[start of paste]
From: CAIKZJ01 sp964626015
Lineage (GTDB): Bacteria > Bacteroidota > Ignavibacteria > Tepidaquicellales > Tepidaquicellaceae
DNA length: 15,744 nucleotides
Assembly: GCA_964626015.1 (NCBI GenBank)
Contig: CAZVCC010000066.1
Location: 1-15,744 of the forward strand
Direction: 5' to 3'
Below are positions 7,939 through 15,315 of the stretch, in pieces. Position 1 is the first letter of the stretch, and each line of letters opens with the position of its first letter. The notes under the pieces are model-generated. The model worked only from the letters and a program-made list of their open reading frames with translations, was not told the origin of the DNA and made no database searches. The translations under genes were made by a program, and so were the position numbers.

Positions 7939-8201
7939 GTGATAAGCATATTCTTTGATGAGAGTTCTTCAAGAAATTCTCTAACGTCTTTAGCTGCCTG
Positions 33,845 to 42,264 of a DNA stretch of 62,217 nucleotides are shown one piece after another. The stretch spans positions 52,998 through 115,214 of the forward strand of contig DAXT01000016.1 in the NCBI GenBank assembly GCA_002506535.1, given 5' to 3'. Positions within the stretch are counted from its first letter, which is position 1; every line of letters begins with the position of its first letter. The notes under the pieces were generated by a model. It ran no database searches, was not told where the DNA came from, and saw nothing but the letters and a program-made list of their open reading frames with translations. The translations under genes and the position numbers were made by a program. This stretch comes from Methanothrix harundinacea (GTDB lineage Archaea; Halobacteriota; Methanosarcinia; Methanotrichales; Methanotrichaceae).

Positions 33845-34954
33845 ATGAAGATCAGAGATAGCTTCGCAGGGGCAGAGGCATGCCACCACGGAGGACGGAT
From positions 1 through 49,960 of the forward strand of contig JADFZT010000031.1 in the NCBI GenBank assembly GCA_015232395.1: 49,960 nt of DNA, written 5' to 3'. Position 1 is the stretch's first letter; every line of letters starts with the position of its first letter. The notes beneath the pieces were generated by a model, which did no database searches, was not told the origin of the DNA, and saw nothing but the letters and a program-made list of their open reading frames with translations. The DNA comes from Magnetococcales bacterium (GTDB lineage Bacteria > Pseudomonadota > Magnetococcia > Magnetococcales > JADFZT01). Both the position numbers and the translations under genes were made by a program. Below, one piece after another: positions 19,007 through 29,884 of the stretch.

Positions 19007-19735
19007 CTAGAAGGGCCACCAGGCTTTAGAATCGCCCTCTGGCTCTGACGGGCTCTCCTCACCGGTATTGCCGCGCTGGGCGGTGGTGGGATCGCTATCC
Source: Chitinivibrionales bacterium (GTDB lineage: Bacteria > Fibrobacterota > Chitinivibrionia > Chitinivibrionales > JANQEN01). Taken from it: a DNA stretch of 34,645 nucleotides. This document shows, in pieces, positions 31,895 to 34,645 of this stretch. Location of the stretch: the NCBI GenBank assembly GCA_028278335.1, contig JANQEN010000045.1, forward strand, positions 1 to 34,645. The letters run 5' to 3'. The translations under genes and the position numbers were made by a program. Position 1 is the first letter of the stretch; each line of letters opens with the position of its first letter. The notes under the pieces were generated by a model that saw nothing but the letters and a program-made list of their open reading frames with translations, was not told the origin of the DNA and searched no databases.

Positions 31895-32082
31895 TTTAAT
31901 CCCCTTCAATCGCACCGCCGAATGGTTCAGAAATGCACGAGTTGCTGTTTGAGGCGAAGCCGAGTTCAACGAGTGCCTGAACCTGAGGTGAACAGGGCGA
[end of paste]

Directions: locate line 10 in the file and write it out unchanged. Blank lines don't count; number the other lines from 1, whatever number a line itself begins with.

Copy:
7939 GTGATAAGCATATTCTTTGATGAGAGTTCTTCAAGAAATTCTCTAACGTCTTTAGCTGCCTG